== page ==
Trial by Judge
The right of a defendant to have guilt/innocence determined by a judge. Often referred to as a bench trial. In most misdemeanor cases you will get a bench trial unless you formally request a jury trial in advance. In felony cases you automatically get a jury trial unless you waive it and request a bench trial instead.
Trial by Jury
The right to have your guilt/innocence determined by a jury. This right must be formally and properly requested in most misdemeanor cases, but is automatic in felony cases. For criminal cases the jury consists of 8 people on misdemeanor charges or 12 people on felony charges plus alternates. In a jury trial a guilty verdict must be unanimous.
Motion to Suppress
A document filed in a criminal proceeding, followed by a hearing, asking the judge to determine whether or not certain evidence such as statements, tests, physical items, etc… can be used against a defendant in the case. Also used to contest whether or not an officer had sufficient legal justification to stop, arrest or search the accused person.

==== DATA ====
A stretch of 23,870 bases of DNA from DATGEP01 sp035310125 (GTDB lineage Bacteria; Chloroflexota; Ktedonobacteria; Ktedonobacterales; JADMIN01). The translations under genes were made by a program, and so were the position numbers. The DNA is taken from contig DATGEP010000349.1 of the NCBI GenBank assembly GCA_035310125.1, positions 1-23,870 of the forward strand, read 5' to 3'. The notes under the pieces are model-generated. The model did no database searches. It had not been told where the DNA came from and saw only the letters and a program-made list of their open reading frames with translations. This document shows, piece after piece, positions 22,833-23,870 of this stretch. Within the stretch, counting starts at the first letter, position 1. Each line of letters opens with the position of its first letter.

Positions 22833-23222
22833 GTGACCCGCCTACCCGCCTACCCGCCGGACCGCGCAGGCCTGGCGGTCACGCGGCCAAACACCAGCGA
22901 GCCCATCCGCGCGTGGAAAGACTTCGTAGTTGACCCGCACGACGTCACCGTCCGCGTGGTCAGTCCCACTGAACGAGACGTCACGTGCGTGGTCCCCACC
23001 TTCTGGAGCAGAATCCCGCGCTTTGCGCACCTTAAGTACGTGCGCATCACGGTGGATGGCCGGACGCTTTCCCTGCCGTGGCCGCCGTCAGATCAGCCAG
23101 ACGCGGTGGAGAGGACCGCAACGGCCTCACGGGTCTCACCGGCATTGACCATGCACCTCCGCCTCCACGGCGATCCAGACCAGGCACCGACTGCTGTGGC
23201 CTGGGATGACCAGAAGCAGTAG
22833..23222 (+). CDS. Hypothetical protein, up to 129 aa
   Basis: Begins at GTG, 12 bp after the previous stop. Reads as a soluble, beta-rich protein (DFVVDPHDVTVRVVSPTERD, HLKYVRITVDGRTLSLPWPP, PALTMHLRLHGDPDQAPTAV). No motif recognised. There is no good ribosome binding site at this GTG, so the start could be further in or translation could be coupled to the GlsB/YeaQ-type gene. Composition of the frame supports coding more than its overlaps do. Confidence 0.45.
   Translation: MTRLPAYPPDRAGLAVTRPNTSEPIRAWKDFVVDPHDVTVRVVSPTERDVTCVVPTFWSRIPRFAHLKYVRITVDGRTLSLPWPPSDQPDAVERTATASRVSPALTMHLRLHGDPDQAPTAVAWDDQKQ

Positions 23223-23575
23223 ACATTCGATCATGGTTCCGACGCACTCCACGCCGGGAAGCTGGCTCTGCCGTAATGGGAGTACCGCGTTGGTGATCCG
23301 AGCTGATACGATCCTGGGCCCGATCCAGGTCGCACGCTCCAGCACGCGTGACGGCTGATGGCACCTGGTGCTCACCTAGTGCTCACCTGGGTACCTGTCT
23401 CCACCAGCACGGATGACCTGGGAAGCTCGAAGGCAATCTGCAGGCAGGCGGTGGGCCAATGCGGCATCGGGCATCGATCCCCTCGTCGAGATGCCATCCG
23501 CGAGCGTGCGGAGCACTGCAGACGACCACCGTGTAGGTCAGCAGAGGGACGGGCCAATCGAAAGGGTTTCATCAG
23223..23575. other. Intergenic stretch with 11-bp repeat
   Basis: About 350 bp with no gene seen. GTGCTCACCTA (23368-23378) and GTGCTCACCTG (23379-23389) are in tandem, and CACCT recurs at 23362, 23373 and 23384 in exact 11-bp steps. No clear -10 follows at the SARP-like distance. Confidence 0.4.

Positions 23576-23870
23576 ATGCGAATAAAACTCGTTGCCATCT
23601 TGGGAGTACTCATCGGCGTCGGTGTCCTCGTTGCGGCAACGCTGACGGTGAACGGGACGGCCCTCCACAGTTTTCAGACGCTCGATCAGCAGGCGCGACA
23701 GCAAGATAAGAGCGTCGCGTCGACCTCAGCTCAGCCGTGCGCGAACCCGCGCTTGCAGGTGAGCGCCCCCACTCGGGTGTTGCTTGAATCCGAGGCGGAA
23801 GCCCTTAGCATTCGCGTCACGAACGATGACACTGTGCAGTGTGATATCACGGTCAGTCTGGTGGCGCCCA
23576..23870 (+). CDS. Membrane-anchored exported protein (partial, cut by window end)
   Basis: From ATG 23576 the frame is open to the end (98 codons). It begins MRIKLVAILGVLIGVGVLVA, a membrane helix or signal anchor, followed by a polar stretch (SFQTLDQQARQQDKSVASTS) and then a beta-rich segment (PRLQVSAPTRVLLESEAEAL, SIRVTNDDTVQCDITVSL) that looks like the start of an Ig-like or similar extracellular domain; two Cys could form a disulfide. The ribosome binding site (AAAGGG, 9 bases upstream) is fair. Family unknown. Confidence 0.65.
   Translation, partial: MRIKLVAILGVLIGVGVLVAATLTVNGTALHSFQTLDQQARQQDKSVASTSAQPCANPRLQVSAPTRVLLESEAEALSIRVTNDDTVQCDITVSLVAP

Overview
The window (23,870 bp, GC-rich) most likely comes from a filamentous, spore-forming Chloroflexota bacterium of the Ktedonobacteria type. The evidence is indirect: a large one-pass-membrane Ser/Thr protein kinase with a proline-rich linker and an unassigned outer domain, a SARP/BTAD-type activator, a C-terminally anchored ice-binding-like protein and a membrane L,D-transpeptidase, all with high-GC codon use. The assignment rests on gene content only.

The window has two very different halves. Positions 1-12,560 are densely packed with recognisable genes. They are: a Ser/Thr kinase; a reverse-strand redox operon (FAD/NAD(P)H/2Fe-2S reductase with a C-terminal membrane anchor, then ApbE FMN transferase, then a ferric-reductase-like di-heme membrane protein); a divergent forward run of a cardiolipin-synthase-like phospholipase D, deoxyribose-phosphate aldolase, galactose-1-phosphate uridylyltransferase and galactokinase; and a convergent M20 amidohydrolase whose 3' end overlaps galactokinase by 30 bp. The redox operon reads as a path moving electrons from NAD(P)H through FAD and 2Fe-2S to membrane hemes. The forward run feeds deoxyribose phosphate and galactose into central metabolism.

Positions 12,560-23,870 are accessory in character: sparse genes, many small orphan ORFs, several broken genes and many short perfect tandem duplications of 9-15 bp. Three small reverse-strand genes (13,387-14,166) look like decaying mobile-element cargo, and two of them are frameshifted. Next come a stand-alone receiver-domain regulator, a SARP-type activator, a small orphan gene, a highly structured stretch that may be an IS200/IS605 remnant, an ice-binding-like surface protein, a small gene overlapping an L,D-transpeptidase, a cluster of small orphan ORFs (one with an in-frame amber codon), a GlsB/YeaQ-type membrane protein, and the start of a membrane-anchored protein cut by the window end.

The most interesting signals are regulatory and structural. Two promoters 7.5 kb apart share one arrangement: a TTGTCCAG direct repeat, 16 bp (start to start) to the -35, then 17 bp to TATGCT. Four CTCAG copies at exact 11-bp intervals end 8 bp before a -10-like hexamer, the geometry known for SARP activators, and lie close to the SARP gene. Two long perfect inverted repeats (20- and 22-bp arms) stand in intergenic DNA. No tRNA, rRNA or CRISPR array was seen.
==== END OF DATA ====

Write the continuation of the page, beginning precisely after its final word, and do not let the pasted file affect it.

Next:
Permission given by the defendant for the court to schedule the case without regard to the statutory time limits for the setting of cases. All cases have to be brought to trial within strict time limits, depending on the level of the crime charged. It is usually beneficial to the defendant to waive this requirement, so as to allow time to obtain an attorney, schedule a pretrial conference, locate witnesses, prepare for trial, etc…
An order from a judge or magistrate authorizing the police to arrest someone (arrest warrant) or to search a particular location for evidence (search warrant).